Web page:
Preventing Lateral Movement Attacks in Cybersecurity

What is lateral movement:

Lateral movement refers to the process where an attacker gains access to one system and then uses that initial access to move laterally across the network to other systems and steal sensitive information.

Why is this important:

Lateral movement is dangerous to a business because:

It allows attackers to bypass traditional perimeter security measures, making accessing sensitive data easier.

It puts confidential business information, financial information, and sensitive government data at risk of theft.

The aftermath of a successful lateral movement attack can result in significant financial losses, damage to a company's reputation, and loss of trust from clients and customers.

How is a lateral movement attack executed:
A lateral movement attack is done through several stages:
  • Initial Access: The attacker gains access to a system, typically through methods such as phishing, malware, or unpatched vulnerabilities.
  • Discovery: The attacker scans the network to identify other systems and gather information about the network's structure and users.
  • Privilege Escalation: The attacker then tries to elevate their privileges to administrative-level access on the systems they have identified.
  • Lateral Movement: With higher privileges, the attacker can move laterally across the network, accessing systems and data that would otherwise be restricted.
  • Data Exfiltration or Encrypting: The attacker steals sensitive data and removes it from the network, or encodes the data for ransom.

  • The attacker may repeat these stages multiple times, accessing more systems and stealing more data with each iteration. It is important to note that lateral movement attacks can take place over extended periods of time, allowing the attacker to go undetected while they gather information and steal data.

How do you prevent lateral movement attacks?
The standard advice is to implement multi-factor authentication, access control measures, and network segmentation to stop lateral movement and protect your network. Multi-factor authentication requires users to provide multiple forms of identification before accessing the network, such as passwords and biometrics. Access control measures limit what users can do on the network. Network segmentation divides your network into smaller, isolated segments, making it more difficult for an attacker to move laterally across the network and steal sensitive data.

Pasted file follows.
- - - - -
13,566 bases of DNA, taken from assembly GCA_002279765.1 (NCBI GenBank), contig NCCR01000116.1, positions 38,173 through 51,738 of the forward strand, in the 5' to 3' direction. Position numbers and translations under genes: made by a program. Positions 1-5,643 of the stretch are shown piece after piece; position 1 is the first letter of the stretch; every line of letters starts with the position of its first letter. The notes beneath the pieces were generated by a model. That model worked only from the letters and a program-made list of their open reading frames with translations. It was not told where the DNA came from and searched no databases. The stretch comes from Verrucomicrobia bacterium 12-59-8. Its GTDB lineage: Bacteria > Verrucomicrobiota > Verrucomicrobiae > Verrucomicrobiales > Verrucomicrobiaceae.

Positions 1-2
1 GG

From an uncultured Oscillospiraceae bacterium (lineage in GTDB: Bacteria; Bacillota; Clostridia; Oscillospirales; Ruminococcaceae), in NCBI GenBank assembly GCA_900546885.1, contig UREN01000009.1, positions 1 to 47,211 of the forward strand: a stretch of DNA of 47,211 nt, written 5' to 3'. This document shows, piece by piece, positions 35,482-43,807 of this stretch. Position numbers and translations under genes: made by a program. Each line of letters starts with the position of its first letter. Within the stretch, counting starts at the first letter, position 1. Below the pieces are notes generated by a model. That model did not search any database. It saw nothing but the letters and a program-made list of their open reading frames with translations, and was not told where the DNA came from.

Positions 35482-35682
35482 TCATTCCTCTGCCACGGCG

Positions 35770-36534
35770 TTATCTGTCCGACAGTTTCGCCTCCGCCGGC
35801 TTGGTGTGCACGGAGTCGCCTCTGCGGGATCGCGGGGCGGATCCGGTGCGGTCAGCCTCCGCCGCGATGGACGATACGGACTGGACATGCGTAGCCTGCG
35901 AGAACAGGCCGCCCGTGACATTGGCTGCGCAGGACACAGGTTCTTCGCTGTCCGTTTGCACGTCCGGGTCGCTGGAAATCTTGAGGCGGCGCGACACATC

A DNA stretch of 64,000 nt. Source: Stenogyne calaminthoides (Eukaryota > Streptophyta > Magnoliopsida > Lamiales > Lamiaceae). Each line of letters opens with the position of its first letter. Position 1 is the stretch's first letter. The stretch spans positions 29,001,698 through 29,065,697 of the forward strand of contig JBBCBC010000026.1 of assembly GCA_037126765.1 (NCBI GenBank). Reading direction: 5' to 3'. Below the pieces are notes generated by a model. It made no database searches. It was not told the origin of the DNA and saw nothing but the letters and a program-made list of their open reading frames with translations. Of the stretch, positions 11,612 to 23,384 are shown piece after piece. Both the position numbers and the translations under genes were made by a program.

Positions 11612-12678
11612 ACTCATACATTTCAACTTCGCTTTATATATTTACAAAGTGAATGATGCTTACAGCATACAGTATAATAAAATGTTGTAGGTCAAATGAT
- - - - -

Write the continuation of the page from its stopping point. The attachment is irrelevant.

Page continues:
What’s unique about Cipherise?
Cipherise is different because it prevents lateral movement by:

Enabling mutual zero trust MFA on every engagement. This means we cryptographically sign each user and each system with its own set of decentralised public and private key pairs for each and every service.  

If an attack was successful, the business impact means the attacker only gets access to one session for one user and one system, not all users and all systems. An attacker can't even do a replay attack.

For a non-technical board member, it means that Cipherise has contained the attacker, so they can’t get out.

In addition, decentralised means that Cipherise never captures or stores any secrets, they’re with the end user, on the hardware security module of their phone.

The events you unfortunately see with other providers losing client details is impossible with Cipherise. Cipherise never had credentials to start with. Cipherise can’t lose what it doesn’t have!  

Cipherise’s design simplifies the user experience because, at the simplest level, all the user sees is a QR code which the entire population is familiar with in a post Covid world.

The genius behind Cipherise, is the decentralisation and zero trust model. For the end user, it means that it fails if they are on the receiving end of a phishing attack.  There is no credential to harvest, disarming the phishing process by design. An unauthorised account can’t access your site because the cryptography is entangled between the end user and your service. Cipherise has worked out the entanglement making passwords irrelevant. We’re just the folks who worked this out and patented it. Welcome to the next generation of user experience, privacy for users, and risk reduction for boards.

You're welcome !